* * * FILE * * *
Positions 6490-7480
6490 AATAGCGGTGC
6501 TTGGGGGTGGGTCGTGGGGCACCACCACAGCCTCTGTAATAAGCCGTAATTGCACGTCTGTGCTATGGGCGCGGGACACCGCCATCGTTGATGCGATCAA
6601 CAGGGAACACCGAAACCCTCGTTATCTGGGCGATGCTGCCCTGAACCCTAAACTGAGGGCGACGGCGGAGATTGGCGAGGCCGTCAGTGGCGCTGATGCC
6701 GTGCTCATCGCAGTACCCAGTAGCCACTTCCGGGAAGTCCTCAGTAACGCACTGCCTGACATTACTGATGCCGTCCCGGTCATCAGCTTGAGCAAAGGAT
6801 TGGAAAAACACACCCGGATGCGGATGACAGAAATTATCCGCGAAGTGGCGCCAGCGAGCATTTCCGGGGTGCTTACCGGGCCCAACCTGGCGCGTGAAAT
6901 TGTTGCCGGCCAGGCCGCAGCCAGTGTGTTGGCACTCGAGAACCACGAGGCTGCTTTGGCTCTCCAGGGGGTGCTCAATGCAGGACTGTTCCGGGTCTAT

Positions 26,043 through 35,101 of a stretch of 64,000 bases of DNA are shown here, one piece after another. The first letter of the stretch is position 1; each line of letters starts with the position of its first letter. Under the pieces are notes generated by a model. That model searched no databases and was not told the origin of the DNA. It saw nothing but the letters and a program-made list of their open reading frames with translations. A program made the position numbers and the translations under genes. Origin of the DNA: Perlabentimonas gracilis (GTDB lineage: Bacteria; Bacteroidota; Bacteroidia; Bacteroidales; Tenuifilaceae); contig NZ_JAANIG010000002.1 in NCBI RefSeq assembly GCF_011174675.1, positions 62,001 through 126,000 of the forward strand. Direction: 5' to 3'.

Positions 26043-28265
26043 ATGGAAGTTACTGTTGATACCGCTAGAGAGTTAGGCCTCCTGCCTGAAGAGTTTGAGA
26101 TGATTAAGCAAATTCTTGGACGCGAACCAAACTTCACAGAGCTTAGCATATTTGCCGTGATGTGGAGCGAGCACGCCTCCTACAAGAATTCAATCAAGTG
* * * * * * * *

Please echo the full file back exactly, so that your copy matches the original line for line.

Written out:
Positions 6490-7480
6490 AATAGCGGTGC
6501 TTGGGGGTGGGTCGTGGGGCACCACCACAGCCTCTGTAATAAGCCGTAATTGCACGTCTGTGCTATGGGCGCGGGACACCGCCATCGTTGATGCGATCAA
6601 CAGGGAACACCGAAACCCTCGTTATCTGGGCGATGCTGCCCTGAACCCTAAACTGAGGGCGACGGCGGAGATTGGCGAGGCCGTCAGTGGCGCTGATGCC
6701 GTGCTCATCGCAGTACCCAGTAGCCACTTCCGGGAAGTCCTCAGTAACGCACTGCCTGACATTACTGATGCCGTCCCGGTCATCAGCTTGAGCAAAGGAT
6801 TGGAAAAACACACCCGGATGCGGATGACAGAAATTATCCGCGAAGTGGCGCCAGCGAGCATTTCCGGGGTGCTTACCGGGCCCAACCTGGCGCGTGAAAT
6901 TGTTGCCGGCCAGGCCGCAGCCAGTGTGTTGGCACTCGAGAACCACGAGGCTGCTTTGGCTCTCCAGGGGGTGCTCAATGCAGGACTGTTCCGGGTCTAT

Positions 26,043 through 35,101 of a stretch of 64,000 bases of DNA are shown here, one piece after another. The first letter of the stretch is position 1; each line of letters starts with the position of its first letter. Under the pieces are notes generated by a model. That model searched no databases and was not told the origin of the DNA. It saw nothing but the letters and a program-made list of their open reading frames with translations. A program made the position numbers and the translations under genes. Origin of the DNA: Perlabentimonas gracilis (GTDB lineage: Bacteria; Bacteroidota; Bacteroidia; Bacteroidales; Tenuifilaceae); contig NZ_JAANIG010000002.1 in NCBI RefSeq assembly GCF_011174675.1, positions 62,001 through 126,000 of the forward strand. Direction: 5' to 3'.

Positions 26043-28265
26043 ATGGAAGTTACTGTTGATACCGCTAGAGAGTTAGGCCTCCTGCCTGAAGAGTTTGAGA
26101 TGATTAAGCAAATTCTTGGACGCGAACCAAACTTCACAGAGCTTAGCATATTTGCCGTGATGTGGAGCGAGCACGCCTCCTACAAGAATTCAATCAAGTG